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Was the Atomium built without planning permission?

The Brussels Atomium, seen from below (BELGA PHOTO)
11:11 12/02/2021

Has the Atomium been an illegal construction for more than 60 years? Despite being Belgium’s most recognisable symbol since it was built in 1958, the Atomium apparently doesn’t exist in any official administrative documents related to the necessary permits.

How can this 102-metre structure, the centrepiece of the World Fair and the Heysel Plateau, be so present in selfies, in paintings, on postcards, in collective memory and yet be so absent in the regulatory files of the buildings department?

In the Archives of the City of Brussels, the memory banks of the capital, there are documents dating from the Middle Ages to the present day, whatever the medium (parchment, paper, photographs, electronic data...). There are press clippings, plans, posters, drawings, models, and applications for planning permission.

There are no less than 280 files concerning the Atomium, but none relate to a building permit dating back to before 1958, the year of its inauguration. There is no trace of any request for regularisation, the process of legalising a building once it has been built. In this case, the authorities then decide if the building is awarded a permit or not. In the case that the permit is refused, the building must be torn down.

The owners of the Atomium, the ASBL Atomium, could have applied for regularisation before the major renovation of the monument undertaken between 2004 and 2006. At the time, the public authorities (Federal State, Brussels-Capital Region and City of Brussels) had raised more than €25 million to restore one of the last vestiges of Expo 58.

Back at its inauguration, the Atomium was given a six-month lifespan. It was meant to stand proudly as the focal point of the World Fair and then be dismantled after the event was closed. It was nigh on impossible back in 1958 to imagine the affection the building would stir in the hearts of the country’s populace. But stir them it did, and its unthinkable destruction was postponed. And postponed again, year after year.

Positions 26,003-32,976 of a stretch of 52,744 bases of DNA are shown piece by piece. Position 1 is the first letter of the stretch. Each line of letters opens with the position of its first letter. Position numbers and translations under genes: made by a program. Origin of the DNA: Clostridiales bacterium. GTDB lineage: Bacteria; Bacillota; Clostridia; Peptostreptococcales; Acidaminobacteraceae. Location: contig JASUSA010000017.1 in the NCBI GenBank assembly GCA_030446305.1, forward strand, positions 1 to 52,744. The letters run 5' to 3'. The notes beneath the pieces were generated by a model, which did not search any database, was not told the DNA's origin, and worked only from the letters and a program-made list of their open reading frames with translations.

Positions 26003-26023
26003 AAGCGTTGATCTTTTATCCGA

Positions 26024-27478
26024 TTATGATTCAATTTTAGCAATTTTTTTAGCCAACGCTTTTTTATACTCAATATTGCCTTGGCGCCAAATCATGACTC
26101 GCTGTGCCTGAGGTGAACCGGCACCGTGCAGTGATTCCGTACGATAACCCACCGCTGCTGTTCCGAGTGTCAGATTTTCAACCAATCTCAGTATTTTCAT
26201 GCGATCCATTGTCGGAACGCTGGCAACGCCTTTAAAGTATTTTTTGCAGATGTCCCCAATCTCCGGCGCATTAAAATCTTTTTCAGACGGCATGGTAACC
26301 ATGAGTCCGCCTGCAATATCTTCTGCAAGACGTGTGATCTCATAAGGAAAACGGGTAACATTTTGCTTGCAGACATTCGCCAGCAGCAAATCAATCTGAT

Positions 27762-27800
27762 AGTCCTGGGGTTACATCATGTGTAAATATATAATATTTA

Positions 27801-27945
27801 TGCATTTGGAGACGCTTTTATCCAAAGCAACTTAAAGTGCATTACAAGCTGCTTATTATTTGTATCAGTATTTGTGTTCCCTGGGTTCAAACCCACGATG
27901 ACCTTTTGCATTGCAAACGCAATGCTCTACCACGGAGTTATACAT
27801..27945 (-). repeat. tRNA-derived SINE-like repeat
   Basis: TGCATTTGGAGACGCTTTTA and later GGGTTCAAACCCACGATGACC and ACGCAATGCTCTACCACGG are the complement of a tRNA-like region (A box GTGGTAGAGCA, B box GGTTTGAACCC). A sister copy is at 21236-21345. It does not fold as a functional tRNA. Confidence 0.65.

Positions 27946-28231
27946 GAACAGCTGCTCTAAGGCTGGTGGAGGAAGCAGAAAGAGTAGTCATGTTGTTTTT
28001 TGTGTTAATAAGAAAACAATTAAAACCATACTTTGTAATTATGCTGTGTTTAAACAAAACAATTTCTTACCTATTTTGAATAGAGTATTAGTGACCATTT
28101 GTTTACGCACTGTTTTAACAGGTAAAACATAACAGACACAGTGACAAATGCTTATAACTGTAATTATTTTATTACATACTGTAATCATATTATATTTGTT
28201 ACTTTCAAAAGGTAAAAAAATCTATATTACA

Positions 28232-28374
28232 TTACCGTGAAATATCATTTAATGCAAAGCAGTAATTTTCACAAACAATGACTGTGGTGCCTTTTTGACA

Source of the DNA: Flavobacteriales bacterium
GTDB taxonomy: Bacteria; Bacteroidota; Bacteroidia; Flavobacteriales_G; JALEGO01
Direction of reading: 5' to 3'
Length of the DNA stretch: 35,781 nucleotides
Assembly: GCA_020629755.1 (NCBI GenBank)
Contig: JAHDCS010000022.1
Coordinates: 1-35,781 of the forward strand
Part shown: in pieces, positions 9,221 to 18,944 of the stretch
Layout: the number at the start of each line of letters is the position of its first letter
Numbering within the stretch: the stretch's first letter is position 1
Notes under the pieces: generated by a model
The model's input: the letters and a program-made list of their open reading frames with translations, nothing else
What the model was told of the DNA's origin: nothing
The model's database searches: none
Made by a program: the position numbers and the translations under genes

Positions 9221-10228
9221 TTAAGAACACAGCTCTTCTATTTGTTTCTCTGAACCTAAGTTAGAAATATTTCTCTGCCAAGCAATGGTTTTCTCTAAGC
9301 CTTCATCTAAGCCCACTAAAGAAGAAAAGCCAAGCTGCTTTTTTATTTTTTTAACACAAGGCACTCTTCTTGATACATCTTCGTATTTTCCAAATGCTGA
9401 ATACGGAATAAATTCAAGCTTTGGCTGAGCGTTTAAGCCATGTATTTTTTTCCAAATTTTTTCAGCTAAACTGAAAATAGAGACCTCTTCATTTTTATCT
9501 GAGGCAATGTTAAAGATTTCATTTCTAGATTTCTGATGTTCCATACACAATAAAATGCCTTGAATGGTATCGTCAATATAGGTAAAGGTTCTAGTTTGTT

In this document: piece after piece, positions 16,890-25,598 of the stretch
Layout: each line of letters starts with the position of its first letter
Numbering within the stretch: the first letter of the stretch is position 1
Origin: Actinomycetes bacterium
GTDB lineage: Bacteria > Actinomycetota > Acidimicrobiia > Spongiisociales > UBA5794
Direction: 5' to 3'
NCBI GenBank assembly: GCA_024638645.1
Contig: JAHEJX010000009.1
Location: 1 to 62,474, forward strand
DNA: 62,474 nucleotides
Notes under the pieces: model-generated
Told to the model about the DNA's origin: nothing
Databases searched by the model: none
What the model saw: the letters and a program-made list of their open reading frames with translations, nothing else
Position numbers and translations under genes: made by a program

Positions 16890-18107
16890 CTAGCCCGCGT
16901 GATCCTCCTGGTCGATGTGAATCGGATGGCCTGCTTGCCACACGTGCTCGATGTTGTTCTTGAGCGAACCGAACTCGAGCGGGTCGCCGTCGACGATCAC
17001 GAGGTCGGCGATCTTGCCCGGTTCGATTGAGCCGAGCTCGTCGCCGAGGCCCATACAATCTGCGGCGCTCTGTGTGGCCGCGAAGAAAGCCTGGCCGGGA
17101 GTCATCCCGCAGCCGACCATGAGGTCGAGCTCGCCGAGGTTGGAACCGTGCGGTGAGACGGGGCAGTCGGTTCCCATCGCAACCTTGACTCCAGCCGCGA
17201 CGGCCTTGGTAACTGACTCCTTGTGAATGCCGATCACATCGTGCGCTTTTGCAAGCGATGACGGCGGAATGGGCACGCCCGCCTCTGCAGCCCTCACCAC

Those investigating the curious case of the missing planning permission wonder if the Atomium’s original intended lifespan has something to do with the lack of paperwork. No one expected it to stay standing for over six months, let alone over 60 years.

Michael Amara, a historian at the State Archives, which ensures the preservation of documents relating to Expo 58, said that agreements between the City of Brussels and the Office of the Expo made the land the Atomium stands on available as early as 1957. He says it was up to the Office of the Commissioner to distribute the plots, to develop the roads and to build more than 600 buildings on the site for Expo 58.

"It is impossible to be 100% sure without having carried out an investigation to determine the exact content of these conventions and what they set for the pavilions and buildings to be built there," he said. "These were designed as temporary and intended to be dismantled as early as the end of 1958. For understandable reasons, it could be that permits were not required for these hundreds of temporary buildings. It would be quite logical. One hypothesis would be that the urban situation of the few preserved buildings, including the Atomium, was never regularised thereafter."

Brussels municipal councillor Geoffroy Coomans de Brachene agrees that this oversight may have occurred. "I fully understand that this could have been possible in 1957-1958, especially for a building that had a lifespan of only a few months or even a few years at most."

However, he added, "during the 2006 restoration, the authorities must have noticed this oversight. Unless it is manifest incompetence. And at that time, it would certainly have been necessary to regularise the building. No one would have challenged it. After a few jokes, everyone would have forgotten about it."

“If this is correct, and the Atomium has no permit and hasn’t been regularised, then one could really say that Belgian surrealism - and Brussels - has a bright future ahead of it," concluded Coomans de Brachene, somewhat ironically.

The lack of paperwork also goes some way to explain why the Atomium didn’t have an official address until 2018 since, on paper at least, it didn't officially exist. Almost three years ago, on 9 July 2018, the Brussels authorities put this right when it finally awarded the Atomium its own official street plaque and address: Place de l'Atomium 1 - Atomiumplein 1.

Maybe it doesn’t matter that there is no paperwork. Maybe over time a temporary building that has become permanent doesn’t need one.

But what exactly does the City of Brussels, the partner of the Atomium, think about this mystery? Ans Persoons, the Brussels councillor responsible for urbanism confirms the political consensus. "There will obviously be no problem on our side to regularise the Atomium if the question arises," read a statement from her office. "For us, the question does not arise: there is no reason to apply for a permit now."

There is no reason because there is no challenge. No one would think today of dismantling the Atomium or questioning its creation. And so, at least for now, the 63-year-old temporary structure will remain where it is – on Place de l'Atomium 1 - Atomiumplein 1 and in the hearts of millions.

Written by Nick Amies